Differences in Presentation and Perioperative Outcome after Pancreaticoduodenectomy for Cancer and Benign Pancreatitis
The aim of this study was to examine differences in presentation and outcome in pancreaticoduodenectomy for benign and malignant processes. Pancreaticoduodenectomies performed for pancreatic adenocarcinoma or chronic pancreatitis from 2000 to 2008 were identified from a prospectively maintained database and compared. Pancreaticoduodenectomy revealed adenocarcinoma in 220 patients and benign chronic pancreatitis in 40 patients. Patients with adenocarcinoma were older (64 ± 10.6 years and 47.6 ± 10.8 years, respectively, P < 0.001) and more likely to demonstrate jaundice (92 and 13%, respectively, P < 0.001), weight loss (76 and 58%, respectively, P = 0.01), and discrete masses (72 and 55%, respectively, P = 0.03). By contrast, chronic pancreatitis presented with increased pain (98 and 49%, respectively, P < 0.001) and nausea (68 and 32%, respectively, P < 0.001). Patients with pancreatitis experienced reduced blood loss (227 ± 156 and 571 ± 626 mL, respectively, P = 0.05) and transfusion (10 and 42%, respectively, P < 0.001). Postoperatively, the groups were similar in risk of fistula, gastroparesis, overall morbidity, and mortality. Infection rates were higher in adenocarcinoma (42 and 20%, respectively, P = 0.01). Forty-nine patients underwent pancreaticoduodenectomy for presumptive chronic pancreatitis, of which nine had adenocarcinoma; logistic regression identified increasing age and jaundice as predictors of malignancy. Compared with patients with adenocarcinoma, those who undergo pancreaticoduodenectomy for chronic pancreatitis are less likely to require preoperative biliary drainage and perioperative transfusion. Infectious complication risk is higher in patients with adenocarcinoma. Increased age and jaundice should raise suspicion of cancer in patients with chronic pancreatitis undergoing evaluation for surgical treatment.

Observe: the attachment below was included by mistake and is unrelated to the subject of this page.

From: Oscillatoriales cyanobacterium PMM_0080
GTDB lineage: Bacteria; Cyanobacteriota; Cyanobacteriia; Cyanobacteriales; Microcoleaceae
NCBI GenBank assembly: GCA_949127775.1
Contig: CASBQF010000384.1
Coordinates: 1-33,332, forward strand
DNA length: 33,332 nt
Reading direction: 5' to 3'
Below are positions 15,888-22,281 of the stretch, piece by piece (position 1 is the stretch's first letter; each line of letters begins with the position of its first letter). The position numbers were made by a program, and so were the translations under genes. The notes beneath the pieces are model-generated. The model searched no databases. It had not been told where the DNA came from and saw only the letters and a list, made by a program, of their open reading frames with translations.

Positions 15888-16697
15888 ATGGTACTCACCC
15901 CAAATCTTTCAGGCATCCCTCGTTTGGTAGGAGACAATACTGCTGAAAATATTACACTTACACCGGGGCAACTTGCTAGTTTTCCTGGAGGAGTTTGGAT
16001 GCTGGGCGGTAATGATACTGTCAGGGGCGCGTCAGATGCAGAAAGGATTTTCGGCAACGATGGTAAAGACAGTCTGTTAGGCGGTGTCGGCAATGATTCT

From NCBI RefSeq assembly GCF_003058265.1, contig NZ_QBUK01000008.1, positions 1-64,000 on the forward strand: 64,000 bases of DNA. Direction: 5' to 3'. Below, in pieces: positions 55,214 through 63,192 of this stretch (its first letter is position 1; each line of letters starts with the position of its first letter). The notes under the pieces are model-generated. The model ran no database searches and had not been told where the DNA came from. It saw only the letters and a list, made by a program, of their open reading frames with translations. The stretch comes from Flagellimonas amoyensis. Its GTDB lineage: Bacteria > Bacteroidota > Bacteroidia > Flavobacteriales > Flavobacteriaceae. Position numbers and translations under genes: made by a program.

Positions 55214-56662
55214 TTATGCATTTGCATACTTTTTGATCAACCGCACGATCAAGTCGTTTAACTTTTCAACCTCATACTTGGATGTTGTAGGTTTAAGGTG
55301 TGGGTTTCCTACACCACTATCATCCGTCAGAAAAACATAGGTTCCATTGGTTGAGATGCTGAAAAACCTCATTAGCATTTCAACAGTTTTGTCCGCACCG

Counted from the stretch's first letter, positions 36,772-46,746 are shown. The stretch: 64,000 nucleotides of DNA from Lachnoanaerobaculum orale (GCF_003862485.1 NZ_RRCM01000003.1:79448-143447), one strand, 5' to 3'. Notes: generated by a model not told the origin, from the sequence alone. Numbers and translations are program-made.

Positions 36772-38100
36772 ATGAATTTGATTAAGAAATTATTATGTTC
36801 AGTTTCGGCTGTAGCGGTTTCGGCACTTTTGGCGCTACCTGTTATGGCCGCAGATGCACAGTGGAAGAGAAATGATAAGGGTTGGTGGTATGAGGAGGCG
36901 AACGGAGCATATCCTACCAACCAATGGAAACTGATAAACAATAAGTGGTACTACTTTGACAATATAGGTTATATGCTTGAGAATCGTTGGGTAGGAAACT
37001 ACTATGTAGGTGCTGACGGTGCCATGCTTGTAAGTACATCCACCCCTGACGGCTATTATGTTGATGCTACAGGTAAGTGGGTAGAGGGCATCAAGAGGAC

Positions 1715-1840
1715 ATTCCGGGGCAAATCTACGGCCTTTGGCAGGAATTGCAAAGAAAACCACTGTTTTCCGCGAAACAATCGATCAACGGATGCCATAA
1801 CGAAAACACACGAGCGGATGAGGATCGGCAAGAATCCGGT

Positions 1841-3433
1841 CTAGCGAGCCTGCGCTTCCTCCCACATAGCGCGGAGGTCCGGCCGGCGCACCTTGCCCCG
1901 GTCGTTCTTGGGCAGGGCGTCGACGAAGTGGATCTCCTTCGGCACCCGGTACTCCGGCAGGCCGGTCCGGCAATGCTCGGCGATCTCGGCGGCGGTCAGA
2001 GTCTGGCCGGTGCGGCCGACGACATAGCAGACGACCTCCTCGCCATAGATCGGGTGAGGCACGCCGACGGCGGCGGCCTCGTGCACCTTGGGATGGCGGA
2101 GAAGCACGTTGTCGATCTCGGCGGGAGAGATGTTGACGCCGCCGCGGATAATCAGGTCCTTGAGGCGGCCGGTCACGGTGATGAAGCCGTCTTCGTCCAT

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Document Type: Research Article
Publication date: 01 June 2010
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